Digges, (John) Dudley (1880–1947), actor, stage manager, and director, was born 9 June 1880, son of James Dudley Digges, clerk, of 16 Beechwood Avenue, Ranelagh, Dublin, and Catherine Digges (née Forsythe). He was educated by the Christian Brothers (1886–90), and at St Mary's college, Rathmines (1890–93). After studying theatre methods under Frank Fay (qv), in 1898 he joined the Ormond Dramatic Company run by Frank and his brother William Fay (qv), performing in sketches such as ‘The comic tutor’ at St Theresa's Hall, Clarendon St. He was a member of the Celtic Literary Society at the time of its merger with Cumann na nGaedhael (1900). A member from 1899 of William Fay's Comedy Combination, he performed in W. Bayle Bernard's farce ‘His last legs’ at the Coffee Palace Hall, Townsend St., in 1901. When William Fay formed the National Dramatic Company in 1902, Digges acted as Naisi in the first public production of ‘Deirdre’ by George Russell (qv) (‘Æ’), and in ‘Kathleen ni Houlihan’ by William Butler Yeats (qv), at St Theresa's Hall (2–4 April). A founding member of the Irish National Theatre Society (February 1903), Digges played the Wise Man in Yeats's ‘The hour glass’ at the society's premiere performance, in Dublin's Molesworth Hall (14 March). After the controversial first performance of ‘In the shadow of the glen’ by J. M. Synge (qv) (10 October 1903), Digges walked out in protest along with Maud Gonne MacBride (qv) and Mary Quinn (the future Mary Digges (qv)), and resigned from the society. He directed a series of plays – including Henry Connell's ‘Robert Emmet’, in which he played the title role – for the Cumann na nGaedhael Theatre Company at the 1903 Samhain theatre festival. He worked under Arthur Griffith (qv) as a secretary on the United Irishman in 1904, while performing with the Celtic Players at the Dublin Workman's Club, York St.
In 1904 Digges travelled to America to perform with Quinn and P. J. Kelly at the St Louis world exhibition; involved in a fracas with the stage manager, Luke Martin, over supposed anti-Irish elements in one of the offerings, he was fired from the company, having appeared only in Russell's ‘Deirdre’. Remaining permanently in America, in 1905 he performed at the Garrick Theatre, New York, in ‘John Bull's other island’ by George Bernard Shaw (qv), and in 1906 acted with Ben Greet's Shakespearean company. He married Mary Quinn in 1907; it is not recorded that they had children. Touring with the Fiske Theatre company, Digges became friendly with the noted English actor George Arliss. He collaborated with visiting Irish actors to perform ‘The rising of the moon’ by Lady Gregory (qv) at the Savoy Theatre, New York, in 1908, under the management of Charles Frohman, and he acted with his wife and Frank Fay in ‘The building fund’ by William Boyle (qv; 1853–1923) at Powers Theatre, Chicago. Over the next decade he worked primarily as a stage manager, with Frohman productions (1908–12) and for Arliss (1912–19). A founding member of the New York Theatre Guild in 1919, he performed in its first production, Jacinto Benavente's ‘The bonds of interest’. His sensitive and highly praised acting as the unsavoury tradesman James Caesar in ‘John Ferguson’ by St John Greer Ervine (qv) at the Garrick Theatre (1919) won him star status, and helped establish the lasting reputation of the Theatre Guild. He appeared in over 3,500 performances for the guild, most notably as Mr Zero in Elmer Rice's landmark expressionistic play ‘The adding machine’ (1923). He also directed plays with the guild, including Shaw's ‘Pygmalion’, ‘Heartbreak house’, ‘The doctor's dilemma’, and ‘Man's estate’. He was a director of the Actors' Theatre, New York (1924–5), and staged Shaw's ‘Candida’ and Ibsen's ‘The wild duck’. Moving to Hollywood in 1929, he embarked on a prolific film career, his roles including that of Casper Gutman in the first filmed version of The Maltese falcon (1931), and the ship's surgeon in Mutiny on the Bounty (1935).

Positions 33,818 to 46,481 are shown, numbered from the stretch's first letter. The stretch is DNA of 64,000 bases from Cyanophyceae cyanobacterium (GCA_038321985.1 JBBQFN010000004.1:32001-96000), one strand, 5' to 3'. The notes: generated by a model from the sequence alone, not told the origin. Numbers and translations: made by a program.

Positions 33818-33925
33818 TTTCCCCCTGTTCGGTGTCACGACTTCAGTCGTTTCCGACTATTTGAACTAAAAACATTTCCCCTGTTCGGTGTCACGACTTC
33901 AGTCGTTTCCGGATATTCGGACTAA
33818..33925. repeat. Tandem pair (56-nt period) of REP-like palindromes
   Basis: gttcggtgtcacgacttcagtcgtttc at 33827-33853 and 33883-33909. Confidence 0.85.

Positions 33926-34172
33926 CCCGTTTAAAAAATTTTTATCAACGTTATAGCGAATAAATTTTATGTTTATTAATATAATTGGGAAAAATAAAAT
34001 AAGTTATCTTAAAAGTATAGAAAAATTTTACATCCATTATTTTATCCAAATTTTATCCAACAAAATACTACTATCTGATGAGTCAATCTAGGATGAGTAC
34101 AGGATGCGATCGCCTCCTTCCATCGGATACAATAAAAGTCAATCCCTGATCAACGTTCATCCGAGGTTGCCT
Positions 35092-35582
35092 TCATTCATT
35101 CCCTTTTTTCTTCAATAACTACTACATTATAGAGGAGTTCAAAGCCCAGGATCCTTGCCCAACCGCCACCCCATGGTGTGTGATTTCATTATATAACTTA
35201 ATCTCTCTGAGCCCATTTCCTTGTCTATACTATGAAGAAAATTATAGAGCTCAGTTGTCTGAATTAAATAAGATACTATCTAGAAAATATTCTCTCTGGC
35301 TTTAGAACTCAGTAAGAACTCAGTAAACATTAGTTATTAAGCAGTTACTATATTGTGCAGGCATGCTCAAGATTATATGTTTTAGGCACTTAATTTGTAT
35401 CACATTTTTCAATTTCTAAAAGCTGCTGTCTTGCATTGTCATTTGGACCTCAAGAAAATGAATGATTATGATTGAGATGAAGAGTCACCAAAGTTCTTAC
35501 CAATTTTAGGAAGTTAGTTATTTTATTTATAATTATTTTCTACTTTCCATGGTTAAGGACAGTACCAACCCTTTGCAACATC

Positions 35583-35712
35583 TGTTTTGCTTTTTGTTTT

Presented with a gold medal by the American Irish Historical Society in New York for his defining role in the creation of the modern Irish theatre, Digges delivered an acceptance address entitled ‘A theatre was made’, dealing with his early theatrical experiences (1939). He was vice-president of Actor's Equity, and belonged to the Lambs and Players clubs. In his last performance for the Theatre Guild, on Broadway in 1946, he played Harry Hope in Eugene O'Neill's ‘The iceman cometh’ to wide critical acclaim. He died after suffering a stroke in his residence at 1 West Sixty-fourth St., New York, on 24 October 1947, survived by a sister and two brothers living in Ireland; his wife had died only two months earlier. An elegiac poem, ‘The dead player’, by Padraic Colum (qv), was published in the Dublin Magazine in 1953.